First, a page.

From that time Jesus began to show his disciples that he must go to Jerusalem and suffer many things … Matthew 16:21
We have come to a new section of Matthew’s Gospel where Jesus begins to reveal His mission and work. Having understood the nature of the Person of Jesus as the Christ, the Son of the living God, the disciples will now be confronted with a different idea of the mission of Christ, than they were familiar with. While they acknowledged Jesus’ messiahship, they would now begin to learn that this Messiah’s work involved suffering and death, and to follow Him would likely mean their own death as well.
In this text we have the very first definite prediction of Jesus’ passion (which will be repeated in 17:22-23, and 20:18-19). The Jewish people’s idea of the Messiah, for the most part, was that he would triumphantly reign over the world from Jerusalem. The idea that the Messiah would go to Jerusalem to suffer, was beyond their ability to comprehend, so much so that Peter actually rebuked Jesus for having been mistaken in suggesting such a shocking thing. Even though Peter just confessed Jesus to be the Son of God, he had much to learn about what it meant to follow Him. Jesus revealed that Peter’s rebuke was the result of setting his mind on the things of self, rather than the things of God.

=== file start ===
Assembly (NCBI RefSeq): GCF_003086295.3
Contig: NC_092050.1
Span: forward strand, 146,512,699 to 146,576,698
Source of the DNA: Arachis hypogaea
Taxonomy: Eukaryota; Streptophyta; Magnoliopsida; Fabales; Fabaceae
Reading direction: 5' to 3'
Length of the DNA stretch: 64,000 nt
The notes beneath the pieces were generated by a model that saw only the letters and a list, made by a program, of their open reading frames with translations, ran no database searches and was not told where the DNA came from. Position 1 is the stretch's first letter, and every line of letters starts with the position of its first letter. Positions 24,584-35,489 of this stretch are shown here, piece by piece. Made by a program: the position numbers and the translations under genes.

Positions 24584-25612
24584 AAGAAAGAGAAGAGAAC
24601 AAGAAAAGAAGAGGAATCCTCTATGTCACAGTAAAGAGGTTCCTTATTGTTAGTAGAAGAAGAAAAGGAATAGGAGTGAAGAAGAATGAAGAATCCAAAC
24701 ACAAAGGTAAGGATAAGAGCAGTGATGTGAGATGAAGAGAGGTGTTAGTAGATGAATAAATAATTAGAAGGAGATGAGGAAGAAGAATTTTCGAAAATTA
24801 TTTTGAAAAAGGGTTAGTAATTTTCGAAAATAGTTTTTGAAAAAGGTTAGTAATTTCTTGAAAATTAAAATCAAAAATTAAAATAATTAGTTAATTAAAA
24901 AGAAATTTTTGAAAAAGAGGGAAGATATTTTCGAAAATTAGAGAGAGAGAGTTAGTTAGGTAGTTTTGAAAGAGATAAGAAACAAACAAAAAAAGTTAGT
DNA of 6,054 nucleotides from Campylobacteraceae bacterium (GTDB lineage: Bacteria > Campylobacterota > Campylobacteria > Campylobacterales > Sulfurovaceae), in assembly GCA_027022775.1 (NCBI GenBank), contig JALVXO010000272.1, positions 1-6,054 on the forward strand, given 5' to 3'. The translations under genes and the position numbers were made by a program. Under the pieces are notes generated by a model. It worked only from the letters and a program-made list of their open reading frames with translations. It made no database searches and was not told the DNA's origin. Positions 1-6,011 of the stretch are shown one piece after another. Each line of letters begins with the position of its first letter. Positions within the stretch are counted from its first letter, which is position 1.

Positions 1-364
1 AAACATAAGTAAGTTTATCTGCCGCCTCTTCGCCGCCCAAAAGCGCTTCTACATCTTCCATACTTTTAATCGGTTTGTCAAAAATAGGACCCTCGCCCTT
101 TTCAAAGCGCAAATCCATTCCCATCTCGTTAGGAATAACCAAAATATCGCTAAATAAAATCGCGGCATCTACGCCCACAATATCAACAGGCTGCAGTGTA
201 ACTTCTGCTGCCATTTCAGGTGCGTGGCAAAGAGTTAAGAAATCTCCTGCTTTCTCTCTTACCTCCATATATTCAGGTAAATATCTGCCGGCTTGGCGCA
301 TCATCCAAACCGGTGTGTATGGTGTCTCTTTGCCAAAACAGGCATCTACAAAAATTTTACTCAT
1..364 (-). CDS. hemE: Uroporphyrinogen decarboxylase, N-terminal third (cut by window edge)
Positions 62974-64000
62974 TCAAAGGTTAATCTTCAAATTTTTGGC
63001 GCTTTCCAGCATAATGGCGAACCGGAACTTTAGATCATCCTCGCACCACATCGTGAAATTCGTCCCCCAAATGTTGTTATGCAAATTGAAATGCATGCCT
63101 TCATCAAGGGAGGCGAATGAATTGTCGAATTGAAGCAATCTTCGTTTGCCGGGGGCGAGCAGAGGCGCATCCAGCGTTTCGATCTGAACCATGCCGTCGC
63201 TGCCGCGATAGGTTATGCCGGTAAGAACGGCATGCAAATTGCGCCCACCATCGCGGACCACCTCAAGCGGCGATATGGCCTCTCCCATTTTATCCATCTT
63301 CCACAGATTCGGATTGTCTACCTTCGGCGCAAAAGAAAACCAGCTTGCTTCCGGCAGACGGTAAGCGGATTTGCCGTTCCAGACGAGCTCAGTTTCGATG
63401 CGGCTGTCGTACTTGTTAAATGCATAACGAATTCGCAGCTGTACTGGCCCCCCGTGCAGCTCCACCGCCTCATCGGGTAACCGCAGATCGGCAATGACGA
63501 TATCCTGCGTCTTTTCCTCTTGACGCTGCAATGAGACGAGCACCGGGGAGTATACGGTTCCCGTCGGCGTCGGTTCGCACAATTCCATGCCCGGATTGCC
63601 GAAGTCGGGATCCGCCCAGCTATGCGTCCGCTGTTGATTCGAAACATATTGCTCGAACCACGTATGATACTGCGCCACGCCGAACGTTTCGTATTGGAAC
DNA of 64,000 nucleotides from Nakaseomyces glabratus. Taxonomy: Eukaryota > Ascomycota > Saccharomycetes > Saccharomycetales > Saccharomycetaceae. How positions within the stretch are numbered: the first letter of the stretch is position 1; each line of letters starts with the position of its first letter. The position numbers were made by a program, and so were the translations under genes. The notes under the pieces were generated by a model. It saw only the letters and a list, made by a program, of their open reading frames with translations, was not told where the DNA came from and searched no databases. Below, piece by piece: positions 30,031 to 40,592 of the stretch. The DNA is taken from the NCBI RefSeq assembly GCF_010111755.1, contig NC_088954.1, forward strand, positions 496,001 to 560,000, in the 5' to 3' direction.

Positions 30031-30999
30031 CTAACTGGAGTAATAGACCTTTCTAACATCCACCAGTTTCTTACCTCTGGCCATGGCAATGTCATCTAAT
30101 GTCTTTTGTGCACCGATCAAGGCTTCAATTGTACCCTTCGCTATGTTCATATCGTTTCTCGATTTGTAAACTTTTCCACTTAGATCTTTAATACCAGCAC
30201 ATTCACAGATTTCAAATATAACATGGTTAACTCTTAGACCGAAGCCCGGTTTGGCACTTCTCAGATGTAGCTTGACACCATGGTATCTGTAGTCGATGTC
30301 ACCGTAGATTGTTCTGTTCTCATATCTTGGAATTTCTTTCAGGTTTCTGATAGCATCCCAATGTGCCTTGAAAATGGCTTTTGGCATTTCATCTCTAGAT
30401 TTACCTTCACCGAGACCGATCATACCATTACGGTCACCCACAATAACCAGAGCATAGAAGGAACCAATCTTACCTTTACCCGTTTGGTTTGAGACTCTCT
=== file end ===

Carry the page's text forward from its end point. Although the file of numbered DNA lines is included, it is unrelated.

Jesus took this first revelation of His own suffering as an opportunity to teach the disciples about living a life of self-denial and even death to self; in verse 24 He said, “If anyone would come after me, let him deny himself and take up his cross and follow me.” For a disciple, to follow his teacher meant that he would live and die as his Rabbi did. So as Jesus did not live for himself, the call to discipleship involves repudiating every link that ties us to ourselves–in the words of one commentator, “obliterating self as the dominant principle of life in order to make God that principle.” To “take up one’s cross” unquestionably pointed to the humiliating practice of a condemned criminal carrying the very instrument of his own execution, through the streets, bearing the shame of onlookers, ultimately to his death. Ironically Jesus tells us that this is the only way to find true life. If our own physical well-being is the dominant principle of life, we will end up losing our lives. Practically speaking, this means that self-interest ends up killing us, while living for God and others results in real life.